Meal Time


In the story “Without A Country” meal time was family time.  The food on the table came from the hands of the family back in the 1860’s.  Will and Suzanne didn’t go to the grocery store to stock up on green beans and corn meal.  They didn’t head to Quick Trip for milk.  And they didn’t swing by McDonald’s or Subway on their way home from work.  Their meals and their survival were the result of sweat – their sweat.

Lizzy and Caroline worked along side their mother Suzanne in the garden.  Pulling weeds and helping with the harvest put food on the table.  Will plowed the field, tended the animals, butchered the hog and hunted up on the mountain ridges.  Everyone played a part in producing the meal that was on the table.


Each meal was the reward for all their hard work.  It was a time to fill their stomachs.  They grew to depend on one another.  Life was good when they all pulled together.

The Golden Arches didn’t exist back then – but, Lizzy and Caroline enjoyed many Happy Meals in the cabin two miles up the valley from Valle Crucis, North Carolina.




2 thoughts on “Meal Time

  1. It’s so true Brad, when I was a child spending time on my grandparents farm (the summers) everyone sat down at the table for meals (3 times a day). No one arrived late :-)…such a splendid story teller you are and a beautiful blog you have here.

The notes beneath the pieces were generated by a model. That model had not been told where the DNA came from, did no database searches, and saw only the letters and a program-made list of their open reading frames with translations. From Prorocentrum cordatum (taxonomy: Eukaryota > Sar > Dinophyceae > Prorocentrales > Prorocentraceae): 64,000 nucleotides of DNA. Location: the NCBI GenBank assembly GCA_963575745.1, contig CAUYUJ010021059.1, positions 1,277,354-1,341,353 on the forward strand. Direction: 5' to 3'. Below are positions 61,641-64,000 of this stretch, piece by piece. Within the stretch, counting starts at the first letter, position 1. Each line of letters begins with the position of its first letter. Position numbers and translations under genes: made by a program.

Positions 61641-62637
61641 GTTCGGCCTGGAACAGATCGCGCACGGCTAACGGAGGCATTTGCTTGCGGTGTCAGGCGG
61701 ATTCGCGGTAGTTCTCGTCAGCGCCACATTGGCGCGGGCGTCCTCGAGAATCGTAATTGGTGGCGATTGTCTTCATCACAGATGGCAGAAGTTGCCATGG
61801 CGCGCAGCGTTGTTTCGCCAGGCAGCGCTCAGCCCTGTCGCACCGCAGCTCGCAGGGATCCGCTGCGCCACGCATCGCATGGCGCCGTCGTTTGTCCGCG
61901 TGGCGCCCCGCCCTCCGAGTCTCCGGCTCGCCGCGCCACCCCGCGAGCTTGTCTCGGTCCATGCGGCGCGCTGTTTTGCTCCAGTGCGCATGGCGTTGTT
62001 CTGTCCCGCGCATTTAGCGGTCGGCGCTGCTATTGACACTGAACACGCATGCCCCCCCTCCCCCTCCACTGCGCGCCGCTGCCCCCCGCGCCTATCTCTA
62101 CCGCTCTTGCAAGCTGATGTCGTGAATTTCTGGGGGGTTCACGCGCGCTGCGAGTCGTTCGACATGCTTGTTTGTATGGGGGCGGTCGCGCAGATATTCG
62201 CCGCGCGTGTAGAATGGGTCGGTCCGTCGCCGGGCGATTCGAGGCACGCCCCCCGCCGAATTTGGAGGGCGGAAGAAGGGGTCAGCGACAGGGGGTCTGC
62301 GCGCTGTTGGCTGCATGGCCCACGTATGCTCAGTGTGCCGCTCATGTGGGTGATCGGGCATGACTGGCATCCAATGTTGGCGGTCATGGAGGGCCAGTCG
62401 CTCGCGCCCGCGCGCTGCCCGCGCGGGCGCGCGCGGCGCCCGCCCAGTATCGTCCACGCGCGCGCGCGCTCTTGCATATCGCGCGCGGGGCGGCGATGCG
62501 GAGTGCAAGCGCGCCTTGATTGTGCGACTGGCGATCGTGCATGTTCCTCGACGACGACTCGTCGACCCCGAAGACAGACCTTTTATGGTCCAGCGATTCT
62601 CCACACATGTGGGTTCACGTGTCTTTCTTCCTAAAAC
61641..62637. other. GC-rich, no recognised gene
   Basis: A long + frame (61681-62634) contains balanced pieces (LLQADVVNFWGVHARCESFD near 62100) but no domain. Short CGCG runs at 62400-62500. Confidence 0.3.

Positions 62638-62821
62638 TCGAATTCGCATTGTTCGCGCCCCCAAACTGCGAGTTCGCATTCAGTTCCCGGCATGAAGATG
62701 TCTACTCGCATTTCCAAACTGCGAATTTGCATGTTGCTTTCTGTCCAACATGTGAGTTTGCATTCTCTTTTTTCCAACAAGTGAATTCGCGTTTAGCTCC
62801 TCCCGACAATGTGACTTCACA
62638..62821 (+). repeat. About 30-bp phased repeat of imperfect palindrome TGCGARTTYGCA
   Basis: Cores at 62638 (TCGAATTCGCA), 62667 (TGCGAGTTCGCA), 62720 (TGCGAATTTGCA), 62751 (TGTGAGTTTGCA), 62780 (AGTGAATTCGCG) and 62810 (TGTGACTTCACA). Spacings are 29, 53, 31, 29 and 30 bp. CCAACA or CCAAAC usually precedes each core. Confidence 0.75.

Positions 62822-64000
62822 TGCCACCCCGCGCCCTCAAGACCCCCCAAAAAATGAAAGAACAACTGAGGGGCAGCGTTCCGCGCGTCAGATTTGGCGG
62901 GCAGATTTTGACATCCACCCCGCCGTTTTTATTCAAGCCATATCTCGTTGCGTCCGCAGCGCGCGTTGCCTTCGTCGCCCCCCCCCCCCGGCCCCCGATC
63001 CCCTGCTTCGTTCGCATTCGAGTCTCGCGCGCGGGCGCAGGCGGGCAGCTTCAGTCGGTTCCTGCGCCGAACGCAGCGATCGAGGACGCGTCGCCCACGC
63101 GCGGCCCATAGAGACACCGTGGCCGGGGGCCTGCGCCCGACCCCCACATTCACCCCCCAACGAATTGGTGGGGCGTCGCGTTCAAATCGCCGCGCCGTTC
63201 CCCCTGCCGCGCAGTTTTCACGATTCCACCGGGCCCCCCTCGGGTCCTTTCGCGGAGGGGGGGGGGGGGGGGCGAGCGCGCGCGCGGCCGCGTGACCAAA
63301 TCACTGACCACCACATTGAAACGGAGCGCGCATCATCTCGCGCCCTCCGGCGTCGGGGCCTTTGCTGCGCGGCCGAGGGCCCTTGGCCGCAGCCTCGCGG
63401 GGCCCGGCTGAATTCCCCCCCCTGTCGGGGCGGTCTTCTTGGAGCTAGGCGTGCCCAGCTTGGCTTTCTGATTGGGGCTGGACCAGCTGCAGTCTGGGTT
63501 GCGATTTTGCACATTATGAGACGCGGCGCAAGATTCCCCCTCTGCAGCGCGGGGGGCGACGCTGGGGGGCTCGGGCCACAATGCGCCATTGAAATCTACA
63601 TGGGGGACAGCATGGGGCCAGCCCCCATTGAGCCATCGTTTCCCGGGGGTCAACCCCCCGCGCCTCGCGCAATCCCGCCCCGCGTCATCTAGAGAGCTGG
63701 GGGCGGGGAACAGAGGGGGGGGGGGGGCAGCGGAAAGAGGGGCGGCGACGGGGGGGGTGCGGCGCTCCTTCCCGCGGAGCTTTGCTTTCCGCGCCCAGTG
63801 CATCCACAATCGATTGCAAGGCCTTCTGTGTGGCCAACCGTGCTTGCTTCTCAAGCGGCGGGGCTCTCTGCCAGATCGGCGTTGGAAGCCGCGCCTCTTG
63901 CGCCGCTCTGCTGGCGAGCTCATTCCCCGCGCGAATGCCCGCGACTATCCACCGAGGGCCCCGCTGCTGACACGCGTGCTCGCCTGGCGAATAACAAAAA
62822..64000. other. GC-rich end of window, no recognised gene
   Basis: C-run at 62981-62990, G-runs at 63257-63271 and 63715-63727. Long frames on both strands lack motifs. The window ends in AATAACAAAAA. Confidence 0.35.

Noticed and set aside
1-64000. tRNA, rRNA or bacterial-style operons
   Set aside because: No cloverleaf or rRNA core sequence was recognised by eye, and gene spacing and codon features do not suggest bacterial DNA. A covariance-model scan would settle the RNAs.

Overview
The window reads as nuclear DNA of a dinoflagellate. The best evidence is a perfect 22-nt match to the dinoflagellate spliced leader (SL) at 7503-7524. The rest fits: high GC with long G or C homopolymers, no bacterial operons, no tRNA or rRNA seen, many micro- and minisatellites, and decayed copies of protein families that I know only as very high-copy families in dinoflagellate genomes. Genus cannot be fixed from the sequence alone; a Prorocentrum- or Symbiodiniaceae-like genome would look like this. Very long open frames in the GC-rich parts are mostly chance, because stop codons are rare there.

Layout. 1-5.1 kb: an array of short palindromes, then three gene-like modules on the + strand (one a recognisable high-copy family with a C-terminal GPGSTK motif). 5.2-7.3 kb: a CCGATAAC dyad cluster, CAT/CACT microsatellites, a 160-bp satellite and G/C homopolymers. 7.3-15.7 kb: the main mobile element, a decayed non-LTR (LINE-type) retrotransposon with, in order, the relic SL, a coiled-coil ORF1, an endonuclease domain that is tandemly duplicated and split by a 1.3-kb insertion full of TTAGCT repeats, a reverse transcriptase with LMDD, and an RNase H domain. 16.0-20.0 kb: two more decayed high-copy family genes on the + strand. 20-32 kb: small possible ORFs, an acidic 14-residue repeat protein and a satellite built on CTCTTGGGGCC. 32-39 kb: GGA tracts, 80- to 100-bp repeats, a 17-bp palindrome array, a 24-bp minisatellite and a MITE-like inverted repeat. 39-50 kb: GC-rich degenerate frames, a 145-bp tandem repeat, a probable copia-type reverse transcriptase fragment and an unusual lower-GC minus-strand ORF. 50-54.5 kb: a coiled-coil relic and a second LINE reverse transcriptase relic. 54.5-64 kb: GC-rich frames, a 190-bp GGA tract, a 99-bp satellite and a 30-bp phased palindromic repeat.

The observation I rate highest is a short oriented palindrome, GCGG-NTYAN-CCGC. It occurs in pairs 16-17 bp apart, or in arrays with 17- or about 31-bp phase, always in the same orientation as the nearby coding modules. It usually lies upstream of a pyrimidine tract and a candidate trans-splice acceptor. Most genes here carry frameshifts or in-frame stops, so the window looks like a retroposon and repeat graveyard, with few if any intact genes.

• Thanks so much for your comment and your continued interest in my blog. My trips to visit my grandparents back in the Tennessee mountains allowed me to enter into another world. My grandmother and several of the other old men and women in the Tennessee and North Carolina mountains were keepers of the old stories. When I was young, many of these stories were scary. As I grew to be an adult, I learned these stories were the telling of the family story. Each visit revealed another painful and tragic tale about the lives of the old folks back in the 1800’s. I collected stories, took notes, tape recorded visits, saved old newspaper articles about the time, etc. Then I added additional research about the area and the times. Eventually, I connected all of this into a narrative that remembers the experience of a few families going through the tumultuous years of the Civil War. They were Southerners but they did not fit it. The had no slaves and they were pro-Union. They lived a long way from Union lines so in the early days many of the men went along with the Confederate cause just hoping the war would soon end. It did not. When they abandoned the Confederate cause they were truly Without A Country. Many Southerners died at the hands of other Southerners. The tragic nature of this time echoed in the voices of the old story tellers. I hope I am able to capture some of that…

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